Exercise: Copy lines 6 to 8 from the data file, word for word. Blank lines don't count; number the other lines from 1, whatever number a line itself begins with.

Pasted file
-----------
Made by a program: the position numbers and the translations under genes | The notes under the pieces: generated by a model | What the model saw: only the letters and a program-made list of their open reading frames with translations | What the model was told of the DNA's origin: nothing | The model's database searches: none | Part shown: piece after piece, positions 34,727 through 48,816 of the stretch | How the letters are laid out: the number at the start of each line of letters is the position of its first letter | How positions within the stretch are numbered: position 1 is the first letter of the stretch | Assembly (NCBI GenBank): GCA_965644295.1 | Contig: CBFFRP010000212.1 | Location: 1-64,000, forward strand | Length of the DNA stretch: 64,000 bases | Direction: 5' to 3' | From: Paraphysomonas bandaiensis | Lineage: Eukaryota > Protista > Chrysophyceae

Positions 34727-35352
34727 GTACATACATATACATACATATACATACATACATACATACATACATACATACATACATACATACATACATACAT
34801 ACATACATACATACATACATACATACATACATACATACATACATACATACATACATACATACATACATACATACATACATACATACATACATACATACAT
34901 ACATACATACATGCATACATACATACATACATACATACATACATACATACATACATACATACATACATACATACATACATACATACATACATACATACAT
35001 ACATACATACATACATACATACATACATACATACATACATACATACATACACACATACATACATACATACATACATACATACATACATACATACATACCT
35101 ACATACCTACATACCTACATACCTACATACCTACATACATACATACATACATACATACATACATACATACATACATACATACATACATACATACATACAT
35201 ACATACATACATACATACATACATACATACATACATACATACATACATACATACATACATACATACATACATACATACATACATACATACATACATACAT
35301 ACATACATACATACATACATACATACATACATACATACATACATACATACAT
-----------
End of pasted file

35001 ACATACATACATACATACATACATACATACATACATACATACATACATACACACATACATACATACATACATACATACATACATACATACATACATACCT
35101 ACATACCTACATACCTACATACCTACATACCTACATACATACATACATACATACATACATACATACATACATACATACATACATACATACATACATACAT
35201 ACATACATACATACATACATACATACATACATACATACATACATACATACATACATACATACATACATACATACATACATACATACATACATACATACAT